It depends on who conducts the report. If those making up the list wanted to preserve things, they could find SOMETHING to support that position. Technically, every building is unique in some way if you look closely enough. And someone with an opposite viewpoint could in many instances just as easily make an argument as to why those buildings don't deserve being preserved, or circumstances change over time whereby a building becomes too dilapidated or falls out of use and doesn't create any interest to be brought back into use due to the cost of upkeep etc. It is also worth noting that the report was to highlight buildings which were ALREADY unique or historically significant, not those that COULD be (which technically includes everything). It focused on facts and already existing conditions, not future ones that may or may not ever arise.
Urban Impressions - Amazing Coventry
Mike H
London Ontario, Canada
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8 of 21  Tue 14th Aug 2012 6:56pm  
Member: Joined Apr 2012  Total posts:440

Historic is not just about where a queen slept. Have you ever been to the Black Country Museum?
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Allesley Park
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9 of 21  Tue 14th Aug 2012 8:04pm  
Member: Joined Aug 2011  Total posts:421

Did I say it was? There's plenty of things that make up history, as I pointed out above with the tragedy of the Twin Towers, and the industries that brought prosperity to a place are without doubt hugely important at a local level. My point is that just because something is old does not necessarily mean it is historic. With industry it's a lot more difficult to preserve it though, as it is the use of the building rather than the building itself that makes it historic, and if it doesn't reflect that usage the building is arguably no longer of historical significance. It's interesting you bring up the BCLM (which I have visited), as in another topic (Cathedral Lanes Revamp I think) I advocate the creation of something similar within our city centre to reflect all the industries that have been major parts of the city's development, from ribbons, weaving, stained glass, bicycles, watchmaking and even cars if possible using original structures moved from locations that are unlikely to benefit from any tourism. But the interesting point of the BCLM is, like Spon St, it's 'fake'. The buildings may be largely original, but all have been moved to recreate that original feel, as their original locations no longer provide it.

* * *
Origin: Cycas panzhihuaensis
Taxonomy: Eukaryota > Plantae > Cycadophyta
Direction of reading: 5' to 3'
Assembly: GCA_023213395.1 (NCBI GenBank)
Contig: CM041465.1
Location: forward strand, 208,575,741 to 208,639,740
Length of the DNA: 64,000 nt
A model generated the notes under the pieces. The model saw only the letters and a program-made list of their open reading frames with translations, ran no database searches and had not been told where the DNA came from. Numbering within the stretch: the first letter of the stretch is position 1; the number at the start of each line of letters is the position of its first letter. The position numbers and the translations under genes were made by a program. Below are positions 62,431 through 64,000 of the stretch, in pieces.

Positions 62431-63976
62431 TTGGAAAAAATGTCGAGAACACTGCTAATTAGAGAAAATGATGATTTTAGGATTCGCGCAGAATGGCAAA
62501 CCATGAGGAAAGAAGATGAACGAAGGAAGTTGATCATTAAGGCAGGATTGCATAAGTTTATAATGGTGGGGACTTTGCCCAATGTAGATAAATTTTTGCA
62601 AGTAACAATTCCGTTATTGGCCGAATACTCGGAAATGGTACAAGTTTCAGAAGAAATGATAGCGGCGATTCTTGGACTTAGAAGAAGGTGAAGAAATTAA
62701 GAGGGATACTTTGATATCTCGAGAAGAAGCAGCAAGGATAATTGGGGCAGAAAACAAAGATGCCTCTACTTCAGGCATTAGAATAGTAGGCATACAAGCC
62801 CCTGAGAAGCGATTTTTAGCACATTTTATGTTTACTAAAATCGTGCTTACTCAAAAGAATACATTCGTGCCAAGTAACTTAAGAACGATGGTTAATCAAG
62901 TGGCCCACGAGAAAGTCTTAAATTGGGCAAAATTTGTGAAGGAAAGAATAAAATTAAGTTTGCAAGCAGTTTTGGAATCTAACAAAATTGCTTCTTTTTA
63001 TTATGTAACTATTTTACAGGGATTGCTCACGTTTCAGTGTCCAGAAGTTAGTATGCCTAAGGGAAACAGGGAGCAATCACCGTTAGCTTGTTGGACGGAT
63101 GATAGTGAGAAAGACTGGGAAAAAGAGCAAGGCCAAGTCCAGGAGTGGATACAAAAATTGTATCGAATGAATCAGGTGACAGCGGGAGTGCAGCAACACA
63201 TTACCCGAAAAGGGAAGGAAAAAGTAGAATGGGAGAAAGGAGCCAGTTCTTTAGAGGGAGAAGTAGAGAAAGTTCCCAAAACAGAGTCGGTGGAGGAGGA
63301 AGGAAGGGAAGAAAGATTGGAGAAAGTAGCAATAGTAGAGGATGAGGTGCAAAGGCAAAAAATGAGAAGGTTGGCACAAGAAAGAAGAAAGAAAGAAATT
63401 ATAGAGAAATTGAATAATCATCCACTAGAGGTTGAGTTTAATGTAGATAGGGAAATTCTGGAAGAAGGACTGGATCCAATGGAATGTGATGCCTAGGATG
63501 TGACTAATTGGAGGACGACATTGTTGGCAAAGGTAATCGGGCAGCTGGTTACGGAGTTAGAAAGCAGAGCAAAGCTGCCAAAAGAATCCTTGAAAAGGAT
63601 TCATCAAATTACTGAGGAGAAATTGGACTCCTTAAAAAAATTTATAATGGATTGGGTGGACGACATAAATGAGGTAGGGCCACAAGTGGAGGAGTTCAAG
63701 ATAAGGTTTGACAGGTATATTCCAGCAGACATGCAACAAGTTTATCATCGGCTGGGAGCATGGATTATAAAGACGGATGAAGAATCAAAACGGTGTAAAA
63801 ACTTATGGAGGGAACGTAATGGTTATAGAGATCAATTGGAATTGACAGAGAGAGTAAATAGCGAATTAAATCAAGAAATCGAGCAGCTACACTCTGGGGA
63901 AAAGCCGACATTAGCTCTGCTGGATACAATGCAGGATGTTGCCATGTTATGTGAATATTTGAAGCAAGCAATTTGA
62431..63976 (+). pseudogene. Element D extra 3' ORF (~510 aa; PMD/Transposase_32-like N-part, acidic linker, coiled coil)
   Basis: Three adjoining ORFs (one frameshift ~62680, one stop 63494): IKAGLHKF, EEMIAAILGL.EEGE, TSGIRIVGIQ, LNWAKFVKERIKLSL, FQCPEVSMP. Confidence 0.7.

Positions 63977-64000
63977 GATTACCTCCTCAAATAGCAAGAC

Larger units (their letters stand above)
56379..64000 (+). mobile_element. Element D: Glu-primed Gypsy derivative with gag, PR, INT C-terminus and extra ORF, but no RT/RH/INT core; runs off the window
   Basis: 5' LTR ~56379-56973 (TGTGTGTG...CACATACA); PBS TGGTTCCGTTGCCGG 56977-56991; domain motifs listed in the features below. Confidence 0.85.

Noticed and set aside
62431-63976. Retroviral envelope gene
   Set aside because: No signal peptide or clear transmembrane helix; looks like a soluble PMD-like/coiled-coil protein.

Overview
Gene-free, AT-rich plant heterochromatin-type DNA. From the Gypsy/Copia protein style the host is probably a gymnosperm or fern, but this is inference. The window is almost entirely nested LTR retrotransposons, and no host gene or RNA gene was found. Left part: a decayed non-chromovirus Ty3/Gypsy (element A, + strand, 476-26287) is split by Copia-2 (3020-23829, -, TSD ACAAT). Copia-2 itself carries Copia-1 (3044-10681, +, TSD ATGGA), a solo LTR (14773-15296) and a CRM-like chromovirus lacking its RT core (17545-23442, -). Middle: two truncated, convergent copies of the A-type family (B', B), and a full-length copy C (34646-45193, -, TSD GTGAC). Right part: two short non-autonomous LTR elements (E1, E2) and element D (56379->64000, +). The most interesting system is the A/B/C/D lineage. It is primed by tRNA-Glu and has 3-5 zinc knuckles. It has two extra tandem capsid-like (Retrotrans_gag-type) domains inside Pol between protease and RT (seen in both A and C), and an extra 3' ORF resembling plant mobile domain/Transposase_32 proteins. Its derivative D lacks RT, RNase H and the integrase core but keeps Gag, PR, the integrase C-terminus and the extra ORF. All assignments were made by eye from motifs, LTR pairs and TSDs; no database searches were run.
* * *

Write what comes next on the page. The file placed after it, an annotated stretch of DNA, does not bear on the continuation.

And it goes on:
Urban Impressions - Amazing Coventry
anne
coventry
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10 of 21  Tue 14th Aug 2012 10:33pm  
Member: Joined Feb 2012  Total posts:287

I have to disagree about your thoughts on the Black Country Museum. I've lived and worked in the Black Country and 'that original feel' is still there! The building that my late partner had his weekly bath in as a teenager in the early 60's has been moved to the BCM but would look just as good in its original surroundings. We don't want old buildings put into areas that would 'benefit from any tourism', in prettified surroundings. I want buildings to be there so I can think about what has gone on around me, not as museum pieces. Wave
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Allesley Park
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11 of 21  Wed 15th Aug 2012 3:25pm  
Member: Joined Aug 2011  Total posts:421